Figure 12: Graph demonstrating difference in union time between the two groups

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Use of intramedullary nails such as PFN and gamma nail is on the rise. The perceived benefits are the smaller incision, rapid surgery, and better biomechanical stability.[16],[17],[18],[19],[20],[21] However, in the meta-analysis by Parker and Handoll, there was no statistical difference in the operative time, blood loss, or radiation exposure among the 3500 patients included in the study.[22] There were more chances of intra and postoperative fractures, technical complications, and reoperation rates associated with the nailing group. Song et al.,[23] prospectively analyzed the systemic effects by comparing the pre-operative and postoperative values of creatine phosphokinase (CPK) and C-reactive protein (CRP) in intertrochanteric fracture patients operated with DHS and gamma nail. The levels of CRP were statistically lowerDHS than that in the gamma nail group on the 1st and 2nd postoperative days, concluding that though the incisions may be smaller or equal in gamma nail group than DHS, the latter is systemically less invasive than the former, as CRP is widely accepted as a marker of systemic inflammation. This finding probably reflects the tissue injury due to intramedullary reaming. Also, the serum CPK levels were not lower in the gamma nail group even with a smaller incision, which could be due to muscle damage during reaming or muscle compression as speculated by the authors.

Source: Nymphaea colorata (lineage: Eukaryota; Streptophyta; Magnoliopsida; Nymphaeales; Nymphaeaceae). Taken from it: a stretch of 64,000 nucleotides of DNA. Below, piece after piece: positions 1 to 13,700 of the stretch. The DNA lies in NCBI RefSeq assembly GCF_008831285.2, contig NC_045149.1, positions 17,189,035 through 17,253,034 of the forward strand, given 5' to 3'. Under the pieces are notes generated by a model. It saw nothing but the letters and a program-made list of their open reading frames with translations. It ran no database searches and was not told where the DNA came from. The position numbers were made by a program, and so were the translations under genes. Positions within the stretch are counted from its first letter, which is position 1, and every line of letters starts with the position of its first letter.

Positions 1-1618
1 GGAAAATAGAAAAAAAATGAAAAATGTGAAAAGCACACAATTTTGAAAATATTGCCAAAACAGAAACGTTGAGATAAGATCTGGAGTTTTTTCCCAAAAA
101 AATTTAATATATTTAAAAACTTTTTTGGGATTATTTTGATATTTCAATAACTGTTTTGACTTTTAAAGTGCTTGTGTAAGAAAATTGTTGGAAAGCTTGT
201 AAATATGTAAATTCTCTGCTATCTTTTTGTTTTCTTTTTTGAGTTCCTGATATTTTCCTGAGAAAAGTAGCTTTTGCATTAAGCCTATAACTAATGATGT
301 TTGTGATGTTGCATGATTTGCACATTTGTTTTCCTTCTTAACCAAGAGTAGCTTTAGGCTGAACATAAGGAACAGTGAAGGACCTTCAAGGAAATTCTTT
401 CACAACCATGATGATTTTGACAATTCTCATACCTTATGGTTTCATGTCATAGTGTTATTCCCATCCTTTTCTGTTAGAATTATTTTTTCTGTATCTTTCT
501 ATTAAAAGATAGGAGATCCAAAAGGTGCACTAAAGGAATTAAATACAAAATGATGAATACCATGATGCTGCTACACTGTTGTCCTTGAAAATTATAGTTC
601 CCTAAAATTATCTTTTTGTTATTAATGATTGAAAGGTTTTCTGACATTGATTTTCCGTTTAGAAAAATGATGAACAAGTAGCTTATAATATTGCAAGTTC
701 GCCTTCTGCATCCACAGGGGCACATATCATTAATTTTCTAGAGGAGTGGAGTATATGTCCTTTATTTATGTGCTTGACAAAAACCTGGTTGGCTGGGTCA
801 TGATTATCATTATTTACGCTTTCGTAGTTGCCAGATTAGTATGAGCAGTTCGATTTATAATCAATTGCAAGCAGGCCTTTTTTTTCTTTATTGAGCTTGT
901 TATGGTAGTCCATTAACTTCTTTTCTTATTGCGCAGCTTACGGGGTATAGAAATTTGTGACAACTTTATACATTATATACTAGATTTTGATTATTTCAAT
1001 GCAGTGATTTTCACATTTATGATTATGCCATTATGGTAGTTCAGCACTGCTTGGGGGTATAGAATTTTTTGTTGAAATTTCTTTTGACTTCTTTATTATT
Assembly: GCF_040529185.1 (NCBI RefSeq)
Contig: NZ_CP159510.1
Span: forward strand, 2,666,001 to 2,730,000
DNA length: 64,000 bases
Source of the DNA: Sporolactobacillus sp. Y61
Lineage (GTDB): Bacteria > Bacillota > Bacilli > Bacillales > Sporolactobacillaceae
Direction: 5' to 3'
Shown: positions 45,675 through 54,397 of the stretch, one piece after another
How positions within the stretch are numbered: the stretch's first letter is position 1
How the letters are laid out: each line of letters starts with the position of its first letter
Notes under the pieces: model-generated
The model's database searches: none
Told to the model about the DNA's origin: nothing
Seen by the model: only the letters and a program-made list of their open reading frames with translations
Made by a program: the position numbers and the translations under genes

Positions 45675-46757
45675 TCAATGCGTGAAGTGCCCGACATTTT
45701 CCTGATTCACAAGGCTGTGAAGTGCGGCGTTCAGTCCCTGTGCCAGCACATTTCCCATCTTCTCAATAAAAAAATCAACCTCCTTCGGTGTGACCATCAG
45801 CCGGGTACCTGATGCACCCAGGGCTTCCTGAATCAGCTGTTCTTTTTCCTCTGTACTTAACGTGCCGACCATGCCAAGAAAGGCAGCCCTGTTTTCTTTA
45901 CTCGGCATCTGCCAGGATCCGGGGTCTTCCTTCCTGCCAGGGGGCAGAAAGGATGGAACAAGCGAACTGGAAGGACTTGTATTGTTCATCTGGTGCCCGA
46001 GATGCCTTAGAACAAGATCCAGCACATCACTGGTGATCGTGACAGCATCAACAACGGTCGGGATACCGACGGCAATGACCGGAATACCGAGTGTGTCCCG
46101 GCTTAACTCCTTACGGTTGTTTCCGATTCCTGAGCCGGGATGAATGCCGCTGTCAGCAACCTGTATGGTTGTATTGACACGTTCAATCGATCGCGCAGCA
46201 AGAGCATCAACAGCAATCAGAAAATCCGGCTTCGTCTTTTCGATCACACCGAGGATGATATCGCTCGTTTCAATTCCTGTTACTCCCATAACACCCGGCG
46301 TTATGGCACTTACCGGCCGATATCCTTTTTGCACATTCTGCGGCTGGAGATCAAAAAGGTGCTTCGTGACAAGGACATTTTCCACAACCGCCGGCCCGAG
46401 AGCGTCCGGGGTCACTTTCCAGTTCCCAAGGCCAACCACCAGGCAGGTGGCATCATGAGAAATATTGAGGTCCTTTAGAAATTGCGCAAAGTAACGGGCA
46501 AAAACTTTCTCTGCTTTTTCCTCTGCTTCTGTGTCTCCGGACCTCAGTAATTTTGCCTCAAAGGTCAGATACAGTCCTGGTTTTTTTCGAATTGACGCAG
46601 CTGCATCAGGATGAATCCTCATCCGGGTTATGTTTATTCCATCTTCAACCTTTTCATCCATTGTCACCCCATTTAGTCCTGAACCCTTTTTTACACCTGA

The present study was of a relative short duration and constituting a small study group. Further prospective studies with a larger number of patients, proper randomization and blinding procedures, and robust analysis will provide more significant results. Another limitation of the present study was the deficiency of documentation of the radiological position of the lag screws. It should also be taken into consideration that performing a minimally invasive DHS in obese patients is cumbersome. Thus, utilizing the novel technique illustrated in this study, DHS can be performed in a minimally invasive manner, and with proper technique and patient selection, excellent outcomes can be achieved.


  Conclusion Top


To conclude, both the minimally invasive DHS and the conventional DHS are effective, simple, and safe for the treatment of stable intertrochanteric fractures. Compared to the conventional DHS, the minimally invasive DHS reports a shorter operative time, less blood loss, decreased hospital stay, early mobilization, less postoperative pain, and early bony union.

Acknowledgments

We would like to acknowledge all the faculty members and junior residents who helped relentlessly in conducting our research work.

Declaration of patient consent